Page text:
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A look on the Anime DVD market by Pithlit | DALnet #anime editorials



A look on the Anime DVD market

The obvious things to look at in this segment of anime production are of course prices and quality. I’ll be looking at four different DVD segments or markets (or whatever you might call them). The first one is obviously Japanese, next I’ll try and take a look at the Region 1 disks (USA and Canada) after that we’ll move to Europe and finaly the word’s gonna end up on so called ‘bootlegs’.

As I said, let us start with the japanese DVDs. All of them are Region 2 coded and therefor playable on all DVD players sold in Europe. As it is to be expected these DVDs carry the newest anime. So in this case we could talk about Anime Region 1 DVDs. Most of them are subtitled in english but not dubbed. If you like to be among the first people to own a certain anime on DVD these should be your first choice. But like every good thing in life this one has a ‘hook’ too… the price! They are insanely expensive… about 50U$ a piece.

Now let’s talk about so called official releases or Region 1 DVDs. Since they are licensed to the US companies they are all dubbed and subbed in english. The original soundtrack is also preserved since the companies know that not everyone likes their anime to be dubbed (in my oppinion dubbing ruins the magic). Region 1 coding prevents them to be played on European DVD players (as well as all the remaining regions). The additional english sound track might lead to the conclusion they would be even more expensive than the Japanese editions… surprise, surprise… They go for about half that price. About 25U$ is the average for these editions.

The Region 2 DVDs are of course quite another story. Not long ago they were almost non exsistant. But the Anime community here is expanding rapidly… and so is the market. I probbably won’t lie if I say it’s getting bigger than the american one. That fact shows in new editions coming out as well as early theatre releases (like Spirited Away that premiered in Berlin about six months before it came to US). The DVD editions are also getting ahead of the US ones (a nice example is FLCL coming out a month before the Region 1 release). They often come dubbed in English and French/German/Spanish/Italian, depending on the country that releases it. The subtitles also vary from country to country, but most discs come with selectable subtitles in all those languages. The original sound track is, of course, included. All those dubs and subs would make one think the price would be higher than the ‘official’ releases but you’ve got another surprise coming… they go for about 21U$ each.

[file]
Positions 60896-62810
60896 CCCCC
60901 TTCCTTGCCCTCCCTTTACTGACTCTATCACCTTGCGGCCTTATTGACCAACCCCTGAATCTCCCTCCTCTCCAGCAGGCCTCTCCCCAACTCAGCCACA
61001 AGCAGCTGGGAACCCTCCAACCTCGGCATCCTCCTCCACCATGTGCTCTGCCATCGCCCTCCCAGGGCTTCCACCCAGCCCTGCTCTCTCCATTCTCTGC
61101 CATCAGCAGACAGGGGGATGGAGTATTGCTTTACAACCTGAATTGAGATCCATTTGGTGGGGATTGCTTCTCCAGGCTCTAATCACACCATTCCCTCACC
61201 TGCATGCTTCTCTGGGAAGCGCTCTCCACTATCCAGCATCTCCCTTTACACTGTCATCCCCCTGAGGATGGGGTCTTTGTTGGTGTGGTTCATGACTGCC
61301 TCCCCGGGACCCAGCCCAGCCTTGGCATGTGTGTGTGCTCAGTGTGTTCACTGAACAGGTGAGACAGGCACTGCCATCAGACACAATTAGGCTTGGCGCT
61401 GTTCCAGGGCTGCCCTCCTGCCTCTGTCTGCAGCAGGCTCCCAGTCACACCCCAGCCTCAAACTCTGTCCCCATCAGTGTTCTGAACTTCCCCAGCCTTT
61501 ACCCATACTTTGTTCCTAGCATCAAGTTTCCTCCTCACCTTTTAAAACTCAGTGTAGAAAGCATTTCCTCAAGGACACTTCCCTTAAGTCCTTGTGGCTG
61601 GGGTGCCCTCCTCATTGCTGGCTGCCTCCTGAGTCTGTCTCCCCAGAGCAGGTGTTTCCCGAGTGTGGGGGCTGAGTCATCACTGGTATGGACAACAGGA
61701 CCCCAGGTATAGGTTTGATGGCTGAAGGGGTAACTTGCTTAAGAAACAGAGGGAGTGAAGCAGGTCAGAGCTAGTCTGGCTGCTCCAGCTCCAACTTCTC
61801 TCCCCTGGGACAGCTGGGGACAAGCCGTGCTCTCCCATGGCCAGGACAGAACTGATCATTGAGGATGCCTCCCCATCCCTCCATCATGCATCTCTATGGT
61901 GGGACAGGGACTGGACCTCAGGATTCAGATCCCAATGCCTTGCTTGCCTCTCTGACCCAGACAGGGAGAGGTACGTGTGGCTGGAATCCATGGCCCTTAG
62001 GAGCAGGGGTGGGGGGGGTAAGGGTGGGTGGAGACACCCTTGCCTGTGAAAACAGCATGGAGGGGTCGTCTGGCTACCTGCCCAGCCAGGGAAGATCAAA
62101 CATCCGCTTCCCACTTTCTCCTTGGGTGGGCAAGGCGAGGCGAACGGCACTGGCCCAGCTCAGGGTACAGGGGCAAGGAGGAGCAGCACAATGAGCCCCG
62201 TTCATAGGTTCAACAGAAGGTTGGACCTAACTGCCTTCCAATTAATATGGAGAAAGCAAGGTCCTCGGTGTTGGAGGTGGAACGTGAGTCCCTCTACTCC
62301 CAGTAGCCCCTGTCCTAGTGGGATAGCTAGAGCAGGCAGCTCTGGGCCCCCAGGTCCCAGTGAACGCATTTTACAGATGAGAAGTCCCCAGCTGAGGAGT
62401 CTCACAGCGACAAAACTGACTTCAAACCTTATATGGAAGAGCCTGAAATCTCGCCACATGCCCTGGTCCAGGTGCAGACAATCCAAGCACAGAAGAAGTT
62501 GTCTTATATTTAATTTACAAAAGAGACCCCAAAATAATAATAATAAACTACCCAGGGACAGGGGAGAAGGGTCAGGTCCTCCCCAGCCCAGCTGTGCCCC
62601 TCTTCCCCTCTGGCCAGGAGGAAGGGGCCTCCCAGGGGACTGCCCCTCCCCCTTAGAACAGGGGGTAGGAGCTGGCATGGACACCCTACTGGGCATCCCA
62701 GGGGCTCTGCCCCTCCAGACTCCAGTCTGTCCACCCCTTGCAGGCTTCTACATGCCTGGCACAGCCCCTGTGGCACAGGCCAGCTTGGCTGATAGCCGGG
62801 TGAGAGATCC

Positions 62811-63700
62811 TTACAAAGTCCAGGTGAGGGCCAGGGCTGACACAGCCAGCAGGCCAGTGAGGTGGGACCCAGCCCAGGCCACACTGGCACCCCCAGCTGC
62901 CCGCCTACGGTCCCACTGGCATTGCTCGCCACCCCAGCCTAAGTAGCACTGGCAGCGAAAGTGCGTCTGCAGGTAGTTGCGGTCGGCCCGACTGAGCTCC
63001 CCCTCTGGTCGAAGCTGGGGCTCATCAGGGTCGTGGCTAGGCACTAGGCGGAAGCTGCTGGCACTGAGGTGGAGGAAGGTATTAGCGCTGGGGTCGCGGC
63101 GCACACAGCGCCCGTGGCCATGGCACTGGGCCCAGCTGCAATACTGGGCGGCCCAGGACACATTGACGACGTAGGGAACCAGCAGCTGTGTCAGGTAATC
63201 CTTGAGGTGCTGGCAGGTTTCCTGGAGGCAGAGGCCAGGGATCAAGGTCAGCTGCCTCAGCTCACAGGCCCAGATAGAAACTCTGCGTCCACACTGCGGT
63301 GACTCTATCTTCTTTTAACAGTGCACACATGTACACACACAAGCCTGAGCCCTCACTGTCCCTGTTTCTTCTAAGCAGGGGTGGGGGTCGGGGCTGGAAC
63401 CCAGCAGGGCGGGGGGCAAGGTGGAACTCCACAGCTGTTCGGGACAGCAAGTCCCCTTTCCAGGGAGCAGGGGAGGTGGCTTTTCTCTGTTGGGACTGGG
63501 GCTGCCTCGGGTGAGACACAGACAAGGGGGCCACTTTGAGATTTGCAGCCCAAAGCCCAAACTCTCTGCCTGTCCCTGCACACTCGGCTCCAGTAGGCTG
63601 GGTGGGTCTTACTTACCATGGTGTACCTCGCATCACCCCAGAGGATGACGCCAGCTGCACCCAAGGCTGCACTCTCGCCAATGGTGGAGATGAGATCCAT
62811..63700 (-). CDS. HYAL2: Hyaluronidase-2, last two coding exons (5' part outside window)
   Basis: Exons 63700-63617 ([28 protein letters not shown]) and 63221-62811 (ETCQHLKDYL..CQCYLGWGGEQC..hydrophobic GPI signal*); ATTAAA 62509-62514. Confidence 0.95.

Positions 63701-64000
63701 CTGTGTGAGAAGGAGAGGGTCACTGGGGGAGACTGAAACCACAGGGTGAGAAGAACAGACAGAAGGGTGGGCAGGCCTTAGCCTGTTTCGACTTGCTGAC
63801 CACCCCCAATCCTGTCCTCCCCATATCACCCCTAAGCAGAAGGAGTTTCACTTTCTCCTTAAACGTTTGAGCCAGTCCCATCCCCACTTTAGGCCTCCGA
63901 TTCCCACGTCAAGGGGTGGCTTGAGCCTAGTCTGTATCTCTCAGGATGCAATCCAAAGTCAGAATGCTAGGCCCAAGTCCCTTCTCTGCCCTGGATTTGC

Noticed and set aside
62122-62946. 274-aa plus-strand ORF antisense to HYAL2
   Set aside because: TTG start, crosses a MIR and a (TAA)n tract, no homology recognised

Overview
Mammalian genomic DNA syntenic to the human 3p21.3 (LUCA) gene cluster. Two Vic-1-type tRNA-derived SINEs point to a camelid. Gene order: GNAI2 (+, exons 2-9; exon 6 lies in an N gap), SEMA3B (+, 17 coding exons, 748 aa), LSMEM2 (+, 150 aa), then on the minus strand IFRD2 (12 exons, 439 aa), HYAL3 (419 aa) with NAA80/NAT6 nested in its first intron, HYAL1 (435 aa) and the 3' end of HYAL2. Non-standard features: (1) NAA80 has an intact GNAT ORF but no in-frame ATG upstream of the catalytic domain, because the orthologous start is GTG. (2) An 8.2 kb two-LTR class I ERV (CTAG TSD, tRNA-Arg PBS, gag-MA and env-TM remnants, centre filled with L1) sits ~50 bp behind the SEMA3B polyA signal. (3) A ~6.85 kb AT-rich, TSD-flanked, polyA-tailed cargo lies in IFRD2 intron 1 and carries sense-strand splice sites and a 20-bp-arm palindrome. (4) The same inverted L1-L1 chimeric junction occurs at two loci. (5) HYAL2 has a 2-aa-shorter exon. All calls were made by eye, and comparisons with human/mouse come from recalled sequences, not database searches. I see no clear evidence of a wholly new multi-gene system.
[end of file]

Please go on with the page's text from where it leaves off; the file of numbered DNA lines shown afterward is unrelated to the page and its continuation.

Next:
The last segment I’ll have a look into are the No Region discs better known as ‘bootlegs’. Most of them are produced in countries like Hong Kong and Taiwan. They are really not very good quality DVDs but most of them are still better than the popular DivX (keyword most). I like to think their quality is custom made for the average asian who can’t afford Region 1 or 2 discs. Most of these ‘bootlegs’ only have stereo sound, no dubbs and very poor english subtitles. Most people like to think about them as ‘illegal’ but I have my doubts sice they have been sold for years now. Their prices go along with the quality. An average DVD goes for about 13U$.

The quality of the Region 1 and Region 2 discs is very good but it still depends on the various distributors. Most of the subtitling is also quite well done, but again… it depends on the distributor. The same applies to the ‘bootlegs’ but overall they are worse than the official releases. I must say I’m sorry I couldn’t do any review of the other regions but I really have no idea of what is going on there.

To conclude this thingy I’ll only say this… If you really want to support the anime studios buy the Japanese releases. Of course you’ll support them by buying the US and Europe releases too, but most of your support will stay in the distributors hands. If you have no money and/or you don’t care about the supreme quality go for the ‘bootlegs’. The choice is yours…

Pithlit
Monday, November 11, 2002





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